vane

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vane

blade in a wheel moved by air, steam, or water: A weather vane shows the direction of the wind.; someone who is changeable or fickle
Not to be confused with:
vain – excessively proud of one’s appearance, qualities, etc.; conceited: She is very vain about her long black hair.; arrogant; egotistical; without effect or avail: Her efforts were in vain.; worthless; unimportant
vein – blood vessel; a natural channel; a body or stratum of ore: a rich vein of coal; a condition, mood, or temper: a vein of sadness; tone; touch; thread; streak
Abused, Confused, & Misused Words by Mary Embree Copyright © 2007, 2013 by Mary Embree

vane

 (vān)
n.
1. A weathervane.
2. Any of several usually relatively thin, rigid, flat, or sometimes curved surfaces radially mounted along an axis, as a blade in a turbine or a sail on a windmill, that is moved by or used to move a fluid.
3. The flattened, weblike part of a feather, consisting of a series of barbs on either side of the shaft.
4.
a. The movable target on a leveling rod.
b. A sight on a quadrant or compass.
5. One of the metal guidance or stabilizing fins attached to the tail of a bomb or other missile.

[Middle English fane, vane, from Old English fana, flag; see pan- in Indo-European roots.]
American Heritage® Dictionary of the English Language, Fifth Edition. Copyright © 2016 by Houghton Mifflin Harcourt Publishing Company. Published by Houghton Mifflin Harcourt Publishing Company. All rights reserved.

vane

(veɪn)
n
1. (Mechanical Engineering) Also called: weather vane or wind vane a flat plate or blade of metal mounted on a vertical axis in an exposed position to indicate wind direction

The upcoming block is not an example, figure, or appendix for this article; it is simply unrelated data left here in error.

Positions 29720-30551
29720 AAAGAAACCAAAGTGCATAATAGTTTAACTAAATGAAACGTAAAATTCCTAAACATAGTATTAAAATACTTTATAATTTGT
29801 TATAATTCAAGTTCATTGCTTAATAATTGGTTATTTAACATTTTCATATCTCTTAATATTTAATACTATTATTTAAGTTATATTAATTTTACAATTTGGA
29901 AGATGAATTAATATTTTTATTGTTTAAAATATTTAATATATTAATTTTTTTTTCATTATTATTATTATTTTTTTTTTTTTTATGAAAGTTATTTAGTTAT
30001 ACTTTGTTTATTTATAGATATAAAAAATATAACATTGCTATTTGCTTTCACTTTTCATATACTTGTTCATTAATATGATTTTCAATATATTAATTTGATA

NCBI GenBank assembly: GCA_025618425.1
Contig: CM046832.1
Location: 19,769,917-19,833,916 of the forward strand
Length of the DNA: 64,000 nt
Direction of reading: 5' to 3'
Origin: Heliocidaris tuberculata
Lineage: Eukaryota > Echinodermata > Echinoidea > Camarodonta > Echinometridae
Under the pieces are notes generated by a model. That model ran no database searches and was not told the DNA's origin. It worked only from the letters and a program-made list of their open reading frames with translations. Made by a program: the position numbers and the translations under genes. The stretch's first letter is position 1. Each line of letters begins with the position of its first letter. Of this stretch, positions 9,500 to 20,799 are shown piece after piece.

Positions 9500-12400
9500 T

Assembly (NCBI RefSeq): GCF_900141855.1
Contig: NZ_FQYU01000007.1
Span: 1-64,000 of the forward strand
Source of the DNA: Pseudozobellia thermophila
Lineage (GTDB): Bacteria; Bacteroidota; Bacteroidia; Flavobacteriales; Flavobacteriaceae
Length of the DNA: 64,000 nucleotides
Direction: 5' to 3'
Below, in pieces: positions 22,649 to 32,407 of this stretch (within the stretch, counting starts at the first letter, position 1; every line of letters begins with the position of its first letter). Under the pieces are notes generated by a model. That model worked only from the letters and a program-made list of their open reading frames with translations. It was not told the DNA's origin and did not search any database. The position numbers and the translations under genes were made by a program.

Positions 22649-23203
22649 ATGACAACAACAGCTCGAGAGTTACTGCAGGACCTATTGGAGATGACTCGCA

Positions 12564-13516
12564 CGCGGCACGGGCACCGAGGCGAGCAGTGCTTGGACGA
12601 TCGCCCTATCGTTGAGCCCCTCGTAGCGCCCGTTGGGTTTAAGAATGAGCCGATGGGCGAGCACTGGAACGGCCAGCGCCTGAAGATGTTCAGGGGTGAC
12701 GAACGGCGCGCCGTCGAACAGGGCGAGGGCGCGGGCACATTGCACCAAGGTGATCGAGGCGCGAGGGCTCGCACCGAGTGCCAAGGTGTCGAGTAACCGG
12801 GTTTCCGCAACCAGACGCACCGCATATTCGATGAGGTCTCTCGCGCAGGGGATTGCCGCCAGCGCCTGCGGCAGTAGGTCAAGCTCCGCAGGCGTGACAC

2. (Mechanical Engineering) any one of the flat blades or sails forming part of the wheel of a windmill
3. (Mechanical Engineering) any flat or shaped plate used to direct fluid flow, esp a stator blade in a turbine, etc
4. (Mechanical Engineering) a fin or plate fitted to a projectile or missile to provide stabilization or guidance
5. (Zoology) ornithol the flat part of a feather, consisting of two rows of barbs on either side of the shaft
6. (Surveying) surveying
a. a sight on a quadrant or compass
b. the movable marker on a levelling staff
[Old English fana; related to Old Saxon, Old High German fano, Old Norse fani, Latin pannus cloth]
vaned adj
ˈvaneless adj

Vane

(veɪn)
n
(Biography) Sir Henry, known as Sir Harry Vane. 1613–62, English Puritan statesman and colonial administrator; governor of Massachusetts (1636–37). He was executed for high treason after the Restoration
Collins English Dictionary – Complete and Unabridged, 12th Edition 2014 © HarperCollins Publishers 1991, 1994, 1998, 2000, 2003, 2006, 2007, 2009, 2011, 2014

vane

(veɪn)

n.
2. any of a number of blades or plates attached radially to a rotating cylinder or shaft, as in a turbine or windmill, that move or are moved by a fluid, as steam or air.
3. a person who is readily changeable or fickle.
4.
a. (on a rocket) any fixed or movable surface providing directional control for atmospheric flight.
b. a similar plane surface in the exhaust jet of a reaction engine, providing directional control while the engine is firing.
5. the web of a feather.
[before 1100; Middle English; Old English fana flag, c. Old Saxon, Old High German fano, Old Norse -fani flag, cloth]

Vane

(veɪn)

n.
Sir Henry (Sir Harry Vane), 1613–62, British statesman and author.
Random House Kernerman Webster's College Dictionary, © 2010 K Dictionaries Ltd. Copyright 2005, 1997, 1991 by Random House, Inc. All rights reserved.
ThesaurusAntonymsRelated WordsSynonymsLegend:
Noun1.vane - mechanical device attached to an elevated structurevane - mechanical device attached to an elevated structure; rotates freely to show the direction of the wind
mechanical device - mechanism consisting of a device that works on mechanical principles
weathercock - weathervane with a vane in the form of a rooster
wind tee - weather vane shaped like a T and located at an airfield
2.vane - a fin attached to the tail of an arrow, bomb or missile in order to stabilize or guide itvane - a fin attached to the tail of an arrow, bomb or missile in order to stabilize or guide it
arrow - a projectile with a straight thin shaft and an arrowhead on one end and stabilizing vanes on the other; intended to be shot from a bow
fin - a stabilizer on a ship that resembles the fin of a fish